A year ago, the Greek islands were transformed into de facto holding pens, as Europe’s shores went from being sites of sanctuary into places of peril. One year on, thousands remain stranded in a dangerous, desperate and seemingly endless limbo.
Embargoed until 00:01 – 17 March, 2017
EU Turkey Deal: A shameful stain on the collective conscience of Europe
The EU-Turkey deal which has resulted in the suffering of thousands of refugees and migrants is a stain on the collective conscience of Europe, said Amnesty International on the first anniversary of the agreement.
The deal aimed at returning asylum-seekers back to Turkey on the premise that Turkey is safe for them, has failed on its own terms but left thousands exposed to squalid and unsafe conditions on Greek islands
“Today marks a dark day in the history of refugee protection: one in which Europe’s leaders attempted to buy themselves out of their international obligations, heedless of the cost in human misery,” said John Dalhuisen, Amnesty International’s Director for Europe.
“A year ago, the Greek islands were transformed into de facto holding pens, as Europe’s shores went from being sites of sanctuary into places of peril. One year on, thousands remain stranded in a dangerous, desperate and seemingly endless limbo.”
The majority of asylum seekers in the camps are not allowed to leave the islands. They are corralled in overcrowded, squalid conditions and at times, have been victims of violent hate crimes. Five refugees on Lesvos, including a child, have died as a result of circumstances strongly linked with these conditions.
Although European leaders maintain the fiction that Turkey is a safe third country for refugees and asylum seekers, Greek courts have so far blocked the return of Syrian asylum-seekers to Turkey on this basis.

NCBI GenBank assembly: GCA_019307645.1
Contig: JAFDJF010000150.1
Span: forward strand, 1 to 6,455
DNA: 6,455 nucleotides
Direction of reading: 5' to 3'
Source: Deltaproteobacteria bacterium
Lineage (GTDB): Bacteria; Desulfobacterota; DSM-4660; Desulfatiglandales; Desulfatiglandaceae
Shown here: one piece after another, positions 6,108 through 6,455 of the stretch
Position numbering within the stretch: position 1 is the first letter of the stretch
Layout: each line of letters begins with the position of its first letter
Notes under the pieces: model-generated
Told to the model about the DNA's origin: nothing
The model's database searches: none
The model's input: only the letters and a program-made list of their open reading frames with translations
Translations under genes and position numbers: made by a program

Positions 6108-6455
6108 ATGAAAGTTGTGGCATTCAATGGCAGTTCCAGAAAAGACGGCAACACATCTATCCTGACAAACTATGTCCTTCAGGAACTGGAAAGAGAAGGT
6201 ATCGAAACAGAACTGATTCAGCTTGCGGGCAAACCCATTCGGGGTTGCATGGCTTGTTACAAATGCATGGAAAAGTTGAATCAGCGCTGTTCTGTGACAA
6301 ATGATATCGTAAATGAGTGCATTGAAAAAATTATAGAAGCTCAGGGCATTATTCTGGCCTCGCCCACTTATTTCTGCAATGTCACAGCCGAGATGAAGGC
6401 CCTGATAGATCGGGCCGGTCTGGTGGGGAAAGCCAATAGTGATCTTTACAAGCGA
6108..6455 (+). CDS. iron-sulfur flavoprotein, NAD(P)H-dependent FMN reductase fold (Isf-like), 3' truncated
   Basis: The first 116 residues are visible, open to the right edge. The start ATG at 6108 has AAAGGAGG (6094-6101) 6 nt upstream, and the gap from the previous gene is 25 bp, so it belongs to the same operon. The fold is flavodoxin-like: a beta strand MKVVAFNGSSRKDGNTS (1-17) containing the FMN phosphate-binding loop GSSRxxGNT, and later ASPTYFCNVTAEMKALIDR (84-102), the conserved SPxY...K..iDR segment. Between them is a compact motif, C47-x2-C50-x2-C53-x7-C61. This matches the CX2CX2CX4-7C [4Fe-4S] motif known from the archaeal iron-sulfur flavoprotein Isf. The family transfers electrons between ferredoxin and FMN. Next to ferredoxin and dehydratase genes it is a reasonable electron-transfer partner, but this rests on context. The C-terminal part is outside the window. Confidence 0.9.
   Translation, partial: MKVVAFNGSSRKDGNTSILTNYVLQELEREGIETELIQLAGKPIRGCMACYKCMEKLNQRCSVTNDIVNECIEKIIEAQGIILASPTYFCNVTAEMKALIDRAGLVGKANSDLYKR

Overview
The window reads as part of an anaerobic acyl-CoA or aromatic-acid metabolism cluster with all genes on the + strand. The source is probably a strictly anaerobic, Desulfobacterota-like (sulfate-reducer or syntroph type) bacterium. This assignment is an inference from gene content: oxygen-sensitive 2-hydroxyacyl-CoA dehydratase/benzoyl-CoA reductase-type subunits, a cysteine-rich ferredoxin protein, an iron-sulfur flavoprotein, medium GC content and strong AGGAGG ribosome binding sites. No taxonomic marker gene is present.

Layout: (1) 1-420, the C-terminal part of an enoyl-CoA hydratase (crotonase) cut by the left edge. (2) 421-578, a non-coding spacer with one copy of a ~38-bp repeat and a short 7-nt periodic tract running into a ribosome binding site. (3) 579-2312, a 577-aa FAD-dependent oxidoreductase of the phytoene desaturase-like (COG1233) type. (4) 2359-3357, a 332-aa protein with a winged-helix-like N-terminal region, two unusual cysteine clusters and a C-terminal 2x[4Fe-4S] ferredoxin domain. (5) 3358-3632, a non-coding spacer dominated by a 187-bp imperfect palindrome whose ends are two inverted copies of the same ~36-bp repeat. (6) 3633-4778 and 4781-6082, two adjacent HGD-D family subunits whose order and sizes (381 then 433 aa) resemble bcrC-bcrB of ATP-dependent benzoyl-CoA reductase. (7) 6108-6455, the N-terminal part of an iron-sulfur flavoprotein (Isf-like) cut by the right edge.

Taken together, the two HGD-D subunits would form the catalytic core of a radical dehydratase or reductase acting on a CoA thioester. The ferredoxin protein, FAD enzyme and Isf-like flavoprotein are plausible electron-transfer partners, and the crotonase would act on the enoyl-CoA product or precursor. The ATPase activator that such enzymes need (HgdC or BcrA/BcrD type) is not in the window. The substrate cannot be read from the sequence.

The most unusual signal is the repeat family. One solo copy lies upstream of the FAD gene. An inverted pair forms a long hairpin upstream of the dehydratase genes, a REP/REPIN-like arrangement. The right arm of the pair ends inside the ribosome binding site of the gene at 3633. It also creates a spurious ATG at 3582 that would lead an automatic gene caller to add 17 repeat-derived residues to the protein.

Amnesty International has nonetheless documented how some Syrian asylum-seekers have been forcibly returned to Turkey without having access to asylum and without being able to appeal against their return, in breach of international law. Others have ‘voluntarily’ returned to Turkey because of the misery on the Greek islands.
The anniversary of the deal coincides with a deadline for lawyers to submit additional evidence on a case being considered by Greece’s highest administrative court which will determine whether Turkey can be considered a “safe country” for refugees.
The case involves “Noori”, a 21 year old asylum seeker, who has been unlawfully detained for more than six months after his asylum claim was declared inadmissible by Greek courts on the basis that Turkey is a ‘safe third country’ for him. Depending on the court’s decision, he could be immediately sent back to Turkey. The verdict, expected within the month, could set a precedent and could open the floodgates for further returns.
Instead of trying to return asylum seekers and refugees to Turkey, where they do not have effective protection, the EU should be working with the Greek authorities to urgently transfer asylum-seekers to mainland Greece for their cases to be processed. European governments should provide asylum seekers with access to relocation or other safe and legal ways to other European countries such as family reunification or humanitarian visas.
Despite its manifest failures and flagrant breaches of international law, the EU-Turkey deal has been touted by some European leaders as a model that could be replicated in agreements with other countries.
“The fact that European leaders are heralding as a success a deal which has caused such immeasurable suffering exposes the fact that the EU-Turkey deal has nothing to do with the protection of refugees and everything to do with keeping them out of Europe,” said John Dalhuisen.
“The EU-Turkey deal is a stain on the collective conscience of Europe. As it enters its second year it should not be seen as being a blueprint for other deals, but rather a blueprint for despair for thousands of desperate people who have fled war and conflict in search of sanctuary.”
For more information or to arrange an interview contact Stefan Simanowitz in London on [email protected] +44 2030365599 or Alison Abrahams in Brussels on [email protected] +32 2 548 27 73 or +32 483 680 812
The EU-Turkey deal was agreed on 18 March 2016 and came into effect on 20 March, 2016.
See our recent report A Blueprint for Despair: The human rights Impact of the EU-Turkey deal